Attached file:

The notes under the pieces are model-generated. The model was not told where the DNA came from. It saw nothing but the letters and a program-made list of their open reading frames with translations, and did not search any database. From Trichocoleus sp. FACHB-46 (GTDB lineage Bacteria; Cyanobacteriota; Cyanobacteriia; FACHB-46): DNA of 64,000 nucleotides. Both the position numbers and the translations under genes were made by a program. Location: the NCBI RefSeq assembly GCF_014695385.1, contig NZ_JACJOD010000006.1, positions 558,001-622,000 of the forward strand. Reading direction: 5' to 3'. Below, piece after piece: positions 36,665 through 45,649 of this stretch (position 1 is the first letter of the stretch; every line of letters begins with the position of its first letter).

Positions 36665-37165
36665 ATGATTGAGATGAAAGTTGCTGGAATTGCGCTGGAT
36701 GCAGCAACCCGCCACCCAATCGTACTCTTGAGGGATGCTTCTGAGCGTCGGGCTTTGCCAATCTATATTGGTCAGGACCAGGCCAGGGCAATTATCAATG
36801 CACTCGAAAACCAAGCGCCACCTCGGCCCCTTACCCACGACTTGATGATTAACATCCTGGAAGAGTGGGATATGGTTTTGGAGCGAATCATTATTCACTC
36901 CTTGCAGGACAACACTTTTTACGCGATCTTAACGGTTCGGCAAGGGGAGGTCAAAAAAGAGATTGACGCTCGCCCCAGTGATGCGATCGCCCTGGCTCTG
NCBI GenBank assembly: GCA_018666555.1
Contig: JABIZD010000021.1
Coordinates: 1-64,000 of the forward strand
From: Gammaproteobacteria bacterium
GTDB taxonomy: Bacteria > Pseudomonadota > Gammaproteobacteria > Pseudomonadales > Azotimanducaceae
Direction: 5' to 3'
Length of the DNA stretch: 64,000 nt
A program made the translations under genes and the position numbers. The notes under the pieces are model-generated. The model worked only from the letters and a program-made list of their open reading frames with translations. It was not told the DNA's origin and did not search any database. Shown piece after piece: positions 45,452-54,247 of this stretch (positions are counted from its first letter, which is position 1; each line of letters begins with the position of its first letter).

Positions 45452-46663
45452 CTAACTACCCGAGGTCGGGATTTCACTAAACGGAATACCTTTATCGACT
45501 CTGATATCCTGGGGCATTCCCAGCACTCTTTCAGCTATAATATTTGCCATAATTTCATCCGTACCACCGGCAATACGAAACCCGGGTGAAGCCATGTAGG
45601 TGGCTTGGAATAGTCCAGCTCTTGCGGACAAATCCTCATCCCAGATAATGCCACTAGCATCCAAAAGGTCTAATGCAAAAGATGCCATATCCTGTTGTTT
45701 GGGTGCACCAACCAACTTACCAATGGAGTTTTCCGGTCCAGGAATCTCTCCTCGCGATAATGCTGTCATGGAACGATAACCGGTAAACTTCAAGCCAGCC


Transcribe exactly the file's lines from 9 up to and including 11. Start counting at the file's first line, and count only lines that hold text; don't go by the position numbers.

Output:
Coordinates: 1-64,000 of the forward strand
From: Gammaproteobacteria bacterium
GTDB taxonomy: Bacteria > Pseudomonadota > Gammaproteobacteria > Pseudomonadales > Azotimanducaceae